The objective of this study was to evaluate the quality of the therapeutic approach in Specialized Headache Units in Spain and compare their performance with traditional neurology consultations by using these agreed outcome indicators.

Methods

An observational (prospective) study was conducted. Anonymized data of consecutive patients during a defined period of time were analyzed. This study was approved by the Research Ethic Committee named CEIM Valladolid Este.

Headache specialist units

In Spain, traditionally most hospitals do not have specialized units in headache diagnosis and treatment. In recent years, the number of these units has increased, although their number is still scarce. In both public and private hospitals, it is more usual to have specialized consultations in the neurology services.

Participants

Three specialized units in the diagnosis and treatment of patients with headache, integrated into the neurology services, and other four Spanish neurology services, agreed to participate. Table 1 describes the characteristics of them. The selection of specialized units and neurology consultations involved different hospitals’ size and resources and, represents the type of assistance that Spaniards receive in the hospitals.

Table 1 Characteristics of the Specialized Headache Units taking part in this study

Quality indicators definition

The 13 agreed indicators [13] were measured in order to assess the quality of the therapeutic indications. These indicators cover five aspects (effectiveness, patient-centered care, patient safety, accessibility and adequacy) and were developed based on a review of the literature on the proposal of quality indicators and the work of a Core Group, composed of eight specialists in Neurology. Table 2 shows the aspects, the definition of each indicator and the data sources that allow the measurement.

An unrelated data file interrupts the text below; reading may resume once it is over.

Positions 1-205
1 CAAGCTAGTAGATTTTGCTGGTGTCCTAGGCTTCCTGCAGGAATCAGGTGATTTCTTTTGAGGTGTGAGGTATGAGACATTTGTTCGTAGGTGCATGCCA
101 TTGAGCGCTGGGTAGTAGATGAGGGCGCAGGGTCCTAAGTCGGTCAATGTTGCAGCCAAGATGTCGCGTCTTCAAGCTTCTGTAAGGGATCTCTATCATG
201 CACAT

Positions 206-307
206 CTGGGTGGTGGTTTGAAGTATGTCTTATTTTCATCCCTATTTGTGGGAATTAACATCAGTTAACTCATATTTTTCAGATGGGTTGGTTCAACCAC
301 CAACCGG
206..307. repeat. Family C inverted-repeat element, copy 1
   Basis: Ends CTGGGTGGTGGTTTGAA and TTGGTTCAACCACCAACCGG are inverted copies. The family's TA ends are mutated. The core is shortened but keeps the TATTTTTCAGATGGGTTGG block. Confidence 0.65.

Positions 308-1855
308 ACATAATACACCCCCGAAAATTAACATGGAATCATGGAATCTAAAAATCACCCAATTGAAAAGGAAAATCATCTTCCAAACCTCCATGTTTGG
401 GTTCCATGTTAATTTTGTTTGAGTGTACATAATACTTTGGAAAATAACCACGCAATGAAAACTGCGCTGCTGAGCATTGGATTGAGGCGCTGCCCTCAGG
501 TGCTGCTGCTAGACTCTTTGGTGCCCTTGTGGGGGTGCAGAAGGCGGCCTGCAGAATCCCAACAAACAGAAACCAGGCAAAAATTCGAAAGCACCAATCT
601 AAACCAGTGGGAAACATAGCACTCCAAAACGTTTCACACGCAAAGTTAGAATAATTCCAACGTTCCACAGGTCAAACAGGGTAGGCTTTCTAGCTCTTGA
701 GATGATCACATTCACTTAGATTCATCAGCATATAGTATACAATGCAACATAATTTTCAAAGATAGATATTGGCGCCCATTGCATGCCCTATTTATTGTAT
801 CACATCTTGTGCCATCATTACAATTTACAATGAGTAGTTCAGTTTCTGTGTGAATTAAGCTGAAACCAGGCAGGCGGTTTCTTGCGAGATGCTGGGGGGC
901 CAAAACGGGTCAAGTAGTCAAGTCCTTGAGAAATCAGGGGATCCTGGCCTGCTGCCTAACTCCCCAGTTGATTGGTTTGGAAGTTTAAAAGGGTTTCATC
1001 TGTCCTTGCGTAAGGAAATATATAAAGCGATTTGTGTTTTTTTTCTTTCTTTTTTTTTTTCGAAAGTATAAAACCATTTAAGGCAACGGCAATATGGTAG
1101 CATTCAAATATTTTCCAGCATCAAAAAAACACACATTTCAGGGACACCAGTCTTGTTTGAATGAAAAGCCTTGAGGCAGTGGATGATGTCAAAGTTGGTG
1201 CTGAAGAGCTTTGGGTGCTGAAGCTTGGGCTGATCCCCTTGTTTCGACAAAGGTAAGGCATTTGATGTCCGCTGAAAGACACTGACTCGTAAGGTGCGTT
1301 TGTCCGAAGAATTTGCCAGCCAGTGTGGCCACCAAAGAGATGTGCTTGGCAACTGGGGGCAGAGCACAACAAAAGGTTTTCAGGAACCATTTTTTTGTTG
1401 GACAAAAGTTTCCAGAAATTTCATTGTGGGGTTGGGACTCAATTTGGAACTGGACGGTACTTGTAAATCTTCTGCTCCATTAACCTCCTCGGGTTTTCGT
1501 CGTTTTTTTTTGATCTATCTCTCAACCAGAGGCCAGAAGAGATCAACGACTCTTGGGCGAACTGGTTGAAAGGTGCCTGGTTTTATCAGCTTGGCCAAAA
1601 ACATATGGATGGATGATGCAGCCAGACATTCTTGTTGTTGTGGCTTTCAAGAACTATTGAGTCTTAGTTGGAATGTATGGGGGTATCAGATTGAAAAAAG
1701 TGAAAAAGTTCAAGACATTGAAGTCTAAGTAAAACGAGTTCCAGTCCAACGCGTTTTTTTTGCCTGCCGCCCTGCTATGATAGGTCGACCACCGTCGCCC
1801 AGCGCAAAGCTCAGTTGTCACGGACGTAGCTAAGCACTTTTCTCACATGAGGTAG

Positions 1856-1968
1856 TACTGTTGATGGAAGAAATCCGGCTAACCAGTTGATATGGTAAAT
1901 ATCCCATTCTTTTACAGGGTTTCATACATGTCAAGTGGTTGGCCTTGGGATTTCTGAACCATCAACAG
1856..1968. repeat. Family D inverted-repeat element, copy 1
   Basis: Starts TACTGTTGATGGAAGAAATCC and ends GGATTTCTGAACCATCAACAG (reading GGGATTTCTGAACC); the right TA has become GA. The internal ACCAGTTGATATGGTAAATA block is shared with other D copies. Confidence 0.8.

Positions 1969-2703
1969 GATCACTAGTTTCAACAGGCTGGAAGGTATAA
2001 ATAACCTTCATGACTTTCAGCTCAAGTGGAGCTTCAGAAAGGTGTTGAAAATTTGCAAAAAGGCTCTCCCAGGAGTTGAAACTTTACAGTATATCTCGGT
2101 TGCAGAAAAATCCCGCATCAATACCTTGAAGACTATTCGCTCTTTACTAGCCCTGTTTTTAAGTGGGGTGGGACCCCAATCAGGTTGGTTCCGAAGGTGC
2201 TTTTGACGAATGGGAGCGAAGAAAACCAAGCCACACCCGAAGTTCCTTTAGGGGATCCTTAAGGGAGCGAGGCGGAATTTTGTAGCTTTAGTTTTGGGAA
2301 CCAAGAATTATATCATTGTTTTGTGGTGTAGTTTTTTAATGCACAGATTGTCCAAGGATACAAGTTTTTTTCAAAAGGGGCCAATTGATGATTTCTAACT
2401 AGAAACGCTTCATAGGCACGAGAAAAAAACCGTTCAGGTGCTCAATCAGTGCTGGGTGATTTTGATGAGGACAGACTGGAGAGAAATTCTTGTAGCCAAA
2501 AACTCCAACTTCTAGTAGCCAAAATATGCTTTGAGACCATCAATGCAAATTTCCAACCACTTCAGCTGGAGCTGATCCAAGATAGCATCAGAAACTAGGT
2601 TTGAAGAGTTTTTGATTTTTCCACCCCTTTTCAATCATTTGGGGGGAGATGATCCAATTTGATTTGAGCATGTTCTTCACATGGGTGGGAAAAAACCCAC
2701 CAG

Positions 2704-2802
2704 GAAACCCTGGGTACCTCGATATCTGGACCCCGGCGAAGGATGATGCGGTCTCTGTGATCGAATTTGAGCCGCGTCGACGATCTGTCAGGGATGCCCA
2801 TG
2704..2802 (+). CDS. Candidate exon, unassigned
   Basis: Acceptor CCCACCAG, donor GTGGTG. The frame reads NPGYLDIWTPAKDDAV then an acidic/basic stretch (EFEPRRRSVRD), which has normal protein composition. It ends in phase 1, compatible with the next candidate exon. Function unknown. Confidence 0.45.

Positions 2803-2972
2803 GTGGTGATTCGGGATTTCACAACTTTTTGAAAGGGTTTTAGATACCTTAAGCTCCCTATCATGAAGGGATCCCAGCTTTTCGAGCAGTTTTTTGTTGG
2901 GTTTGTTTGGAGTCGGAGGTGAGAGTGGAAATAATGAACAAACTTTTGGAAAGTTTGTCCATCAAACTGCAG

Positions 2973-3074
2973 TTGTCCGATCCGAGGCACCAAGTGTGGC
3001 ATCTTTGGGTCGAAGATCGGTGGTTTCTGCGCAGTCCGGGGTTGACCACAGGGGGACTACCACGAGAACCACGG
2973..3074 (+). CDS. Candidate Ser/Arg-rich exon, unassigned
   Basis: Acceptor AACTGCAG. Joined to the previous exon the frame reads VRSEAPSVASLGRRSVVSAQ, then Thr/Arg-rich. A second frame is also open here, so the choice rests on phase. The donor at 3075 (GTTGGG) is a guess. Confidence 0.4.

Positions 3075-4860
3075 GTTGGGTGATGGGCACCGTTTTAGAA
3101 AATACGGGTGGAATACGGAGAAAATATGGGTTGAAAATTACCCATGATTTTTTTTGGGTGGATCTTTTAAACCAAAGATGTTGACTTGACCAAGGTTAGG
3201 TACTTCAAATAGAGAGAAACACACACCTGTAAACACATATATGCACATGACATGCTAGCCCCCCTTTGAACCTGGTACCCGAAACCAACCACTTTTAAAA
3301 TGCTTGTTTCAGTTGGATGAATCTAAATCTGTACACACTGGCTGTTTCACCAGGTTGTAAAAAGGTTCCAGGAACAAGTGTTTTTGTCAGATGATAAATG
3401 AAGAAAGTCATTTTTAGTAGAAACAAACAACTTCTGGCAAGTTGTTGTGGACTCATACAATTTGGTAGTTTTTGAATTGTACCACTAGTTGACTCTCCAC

Table 2 Indicators used in this study

Quality indicators assessment

A three-item questionnaire was used to determine the ease with which data could be accessed to calculate the indicators, the reliability of such data and to assess the suitability of the indicators that were calculated using these data. The three following questions were used: “Easy access to the data to calculate the indicators”, “The data sources to calculate the indicators are reliable” and “The relevance of the indicators that have been calculated” (Appendix I).

Data collection

Data collection was carried out during the months of April to June 2018. The information for the calculation of the indicators was taken from each patient’s clinical history. The information was encoded by the head of each unit in each center. Data were obtained from a minimum of 45 consecutive patients (both patients who attended the consultation for the first time, as well as patients who attended the follow-up appointment). A total of 315 cases were collected and their data extracted following this procedure. Sample was calculated considering 95% confidence level and 80% statistical power.

For each indicator, anonymized data were collected (number of patients that met the definition of the indicator) that allowed to quantify numerators and denominators of each of the indicators. Each Specialized Headache Units entered data into spreadsheets, which were then transferred to the Miguel Hernández University of Elche (data collection center) where the indicators were calculated.

Data analysis

A descriptive analysis and comparison of data using t-test were performed in function of the complexity attended in each Specialized Headache Units. Indicators were compared with the quality standard agreed upon in a previous study [13]. No hypotheses were statistically tested.

Results

Anonymized data were encoded from a total of 313 patients. In one hospital only 43 valid cases were encoded, as in two cases data were not complete and were discarded.

The greatest variability in the indicators analyzed (Table 3) was observed in the percentage of patients diagnosed with primary chronic headache attending the Emergency Room (CEF1), with primary headache without repetition of neuroimaging studies (CEF8), with non-recommended symptomatic treatment (CEF9), pregnant women attended within 15 days of the positive pregnancy test (CEF12) and patients with active cluster headaches that have home oxygen therapy (CEF13).

Table 3 Results in the indicators analyzed in each of the participating Specialized Headache Units

Overall, in 8/13 (61%) indicators, the consensus benchmark standard was reached (Table 4). In five (38%) indicators, all the units met the pre-set quality benchmark, in two (15%) indicators, only three units of the seven participants reached the standard, in one indicator (8%), only one unit met the standard and in one indicator (8%). None of the units reached the standard (Table 4). The indicators assessment ranged between 8 to 9.5 (Appendix II).